This is mostly Jack’s fault. He’s an asshole, and he admits it. He claims dying has changed him for the better, but I disagree. I don’t think he’s any closer to having a soul now (if souls existed) or being a better person as a zombie: he goes around eating brains, biting people to turn them into zombies at a whim, and dropping pop culture references in an attempt to sound erudite and hip at the same time. His diction, I gather, is supposed to have a similar effect, and I suppose I can’t fault Becker for her ability to establish a voice for Jack. It’s just not a voice I like very much, and regardless of Becker’s intentions in this matter, it adversely affected my enjoyment of the book. Frankly, I had no emotional investment in zombie Jack or his great plans for his smart-zombie gang. The only zombie I cared about was Guts, because Becker managed to make him cute and endearing, but even that was only a surface affection on my part.
It is possible that I could have found it in myself to overlook Jack’s unsympathetic nature if Brains had a more compelling plot. Without going into too much detail, however, nothing interesting happens here. Brains is just … boring. With no reason to care about the main character and little interest in the thin plot, I had a difficult time making it through this short book. That’s a shame. There’s a reason we describe books as page-turners or non-stop action thrill-rides; we yearn for books that draw us into a wider universe beyond the story on the pages and make us salivate for knowledge of that universe. Described in such a florid way, perhaps it sounds like a tall order for a book that might claim to be some “light zombie fun”. I don’t think it is, which is why I’m being so hard on this book. Not only is Brains pointless, but it could be much better. I really like the main idea and wish it were better executed.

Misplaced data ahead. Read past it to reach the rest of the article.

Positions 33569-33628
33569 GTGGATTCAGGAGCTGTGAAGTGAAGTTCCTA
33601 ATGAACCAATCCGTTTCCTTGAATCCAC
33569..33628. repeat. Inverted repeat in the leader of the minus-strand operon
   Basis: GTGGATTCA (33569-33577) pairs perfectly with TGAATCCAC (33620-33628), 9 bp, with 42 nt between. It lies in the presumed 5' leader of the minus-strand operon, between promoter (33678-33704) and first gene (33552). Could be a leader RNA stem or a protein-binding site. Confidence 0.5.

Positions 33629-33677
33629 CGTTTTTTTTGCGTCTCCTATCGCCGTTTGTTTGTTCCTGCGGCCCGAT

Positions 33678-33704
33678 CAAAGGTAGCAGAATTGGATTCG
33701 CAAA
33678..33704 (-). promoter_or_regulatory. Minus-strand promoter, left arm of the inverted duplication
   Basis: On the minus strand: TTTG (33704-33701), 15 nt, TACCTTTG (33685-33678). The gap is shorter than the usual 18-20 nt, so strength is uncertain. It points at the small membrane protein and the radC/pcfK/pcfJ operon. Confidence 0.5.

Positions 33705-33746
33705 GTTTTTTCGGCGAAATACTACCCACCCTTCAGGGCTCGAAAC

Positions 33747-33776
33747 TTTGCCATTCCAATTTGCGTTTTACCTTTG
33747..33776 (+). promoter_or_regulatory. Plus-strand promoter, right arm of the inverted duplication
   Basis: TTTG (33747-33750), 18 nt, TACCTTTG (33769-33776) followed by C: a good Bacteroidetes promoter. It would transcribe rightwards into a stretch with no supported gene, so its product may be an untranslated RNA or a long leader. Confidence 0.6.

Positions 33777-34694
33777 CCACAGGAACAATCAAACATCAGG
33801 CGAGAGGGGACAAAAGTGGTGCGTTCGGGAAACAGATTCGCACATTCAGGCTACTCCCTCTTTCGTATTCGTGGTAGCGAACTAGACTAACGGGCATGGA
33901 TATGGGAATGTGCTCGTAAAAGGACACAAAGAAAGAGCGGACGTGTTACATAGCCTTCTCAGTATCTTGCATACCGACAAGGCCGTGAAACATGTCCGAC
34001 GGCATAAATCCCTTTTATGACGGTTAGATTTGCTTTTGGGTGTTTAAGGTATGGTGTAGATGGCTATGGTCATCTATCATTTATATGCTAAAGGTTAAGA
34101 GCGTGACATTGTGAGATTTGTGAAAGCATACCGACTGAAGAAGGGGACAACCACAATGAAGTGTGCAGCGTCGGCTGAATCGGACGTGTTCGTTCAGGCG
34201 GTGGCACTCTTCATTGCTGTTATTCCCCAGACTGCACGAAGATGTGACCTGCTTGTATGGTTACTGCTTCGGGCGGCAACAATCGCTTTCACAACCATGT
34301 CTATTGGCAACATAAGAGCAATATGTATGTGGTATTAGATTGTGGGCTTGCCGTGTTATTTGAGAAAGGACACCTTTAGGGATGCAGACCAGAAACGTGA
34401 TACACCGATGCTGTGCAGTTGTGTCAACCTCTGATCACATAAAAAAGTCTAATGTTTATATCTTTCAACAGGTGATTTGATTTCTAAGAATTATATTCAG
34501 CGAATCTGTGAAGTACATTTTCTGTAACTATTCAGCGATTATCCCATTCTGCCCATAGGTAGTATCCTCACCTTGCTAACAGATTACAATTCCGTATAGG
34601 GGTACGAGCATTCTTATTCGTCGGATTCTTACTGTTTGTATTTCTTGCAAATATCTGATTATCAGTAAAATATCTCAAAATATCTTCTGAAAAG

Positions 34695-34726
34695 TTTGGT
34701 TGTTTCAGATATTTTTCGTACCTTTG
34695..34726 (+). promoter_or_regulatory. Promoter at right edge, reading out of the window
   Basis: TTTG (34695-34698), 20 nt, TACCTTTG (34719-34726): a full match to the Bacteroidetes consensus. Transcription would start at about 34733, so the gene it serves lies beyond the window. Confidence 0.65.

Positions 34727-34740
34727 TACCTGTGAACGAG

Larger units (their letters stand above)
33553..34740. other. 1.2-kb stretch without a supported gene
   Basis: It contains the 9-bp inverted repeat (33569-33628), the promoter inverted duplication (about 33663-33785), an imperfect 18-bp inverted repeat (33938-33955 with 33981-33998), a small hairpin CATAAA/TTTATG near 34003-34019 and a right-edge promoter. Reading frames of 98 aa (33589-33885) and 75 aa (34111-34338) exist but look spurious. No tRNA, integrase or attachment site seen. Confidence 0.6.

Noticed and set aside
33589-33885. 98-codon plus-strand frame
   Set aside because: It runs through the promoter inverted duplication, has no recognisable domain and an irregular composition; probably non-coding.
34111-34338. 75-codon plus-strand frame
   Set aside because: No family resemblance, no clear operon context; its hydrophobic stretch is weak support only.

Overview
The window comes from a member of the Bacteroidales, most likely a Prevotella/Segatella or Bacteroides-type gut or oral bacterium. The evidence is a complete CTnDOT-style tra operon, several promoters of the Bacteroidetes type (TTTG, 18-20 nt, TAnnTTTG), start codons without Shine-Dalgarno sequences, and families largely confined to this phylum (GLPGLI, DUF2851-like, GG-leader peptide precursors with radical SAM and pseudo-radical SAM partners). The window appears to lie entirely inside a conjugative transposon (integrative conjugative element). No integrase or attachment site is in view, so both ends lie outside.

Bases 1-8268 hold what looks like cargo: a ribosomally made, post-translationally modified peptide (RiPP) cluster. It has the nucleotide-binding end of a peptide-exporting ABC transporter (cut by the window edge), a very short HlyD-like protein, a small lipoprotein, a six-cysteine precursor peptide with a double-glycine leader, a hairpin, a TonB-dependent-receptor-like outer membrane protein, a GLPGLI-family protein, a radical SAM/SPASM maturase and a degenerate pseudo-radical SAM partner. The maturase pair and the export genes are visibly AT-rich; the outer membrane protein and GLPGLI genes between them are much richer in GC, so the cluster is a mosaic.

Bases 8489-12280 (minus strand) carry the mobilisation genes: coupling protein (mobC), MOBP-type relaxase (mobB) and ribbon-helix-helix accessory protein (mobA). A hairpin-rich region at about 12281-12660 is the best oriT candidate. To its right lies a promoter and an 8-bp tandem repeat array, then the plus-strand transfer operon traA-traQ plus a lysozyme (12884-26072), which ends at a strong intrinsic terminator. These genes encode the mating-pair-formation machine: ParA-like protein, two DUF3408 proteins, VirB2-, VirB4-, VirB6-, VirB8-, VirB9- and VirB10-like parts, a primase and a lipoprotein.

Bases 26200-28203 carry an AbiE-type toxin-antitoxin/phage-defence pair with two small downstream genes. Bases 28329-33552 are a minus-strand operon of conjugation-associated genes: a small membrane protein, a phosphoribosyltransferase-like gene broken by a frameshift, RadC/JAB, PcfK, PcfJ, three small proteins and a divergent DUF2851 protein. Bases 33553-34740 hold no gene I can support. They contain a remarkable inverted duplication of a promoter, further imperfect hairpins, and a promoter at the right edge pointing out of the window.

I’m not so convinced this is all Brains’ fault. The blurbs on the back of this book, which have no doubt been carefully selected to give an impression of agreement, all praise it along the same line. Using adjectives like “smart”, “snarky”, “witty”, and “clever”, these reviewers cast Brains as a “smart” book that taps into popular culture. This idea, that pop culture allusions and a sarcastic narrator are sufficient ingredients for a “smart” book, seems to be a literary myth of sorts. It conflates style with substance and rewards an empty feeling of currency over true depth and emotional impact. That’s not to say that all books that feel current or have lots of pop culture allusions are bad—but these alone do not a good story make. So Brains might be a “smart” book, but it’s a stupid story. If your decaying corpse is lusting after some ripe zombie fiction, look elsewhere—this feast is far from fresh.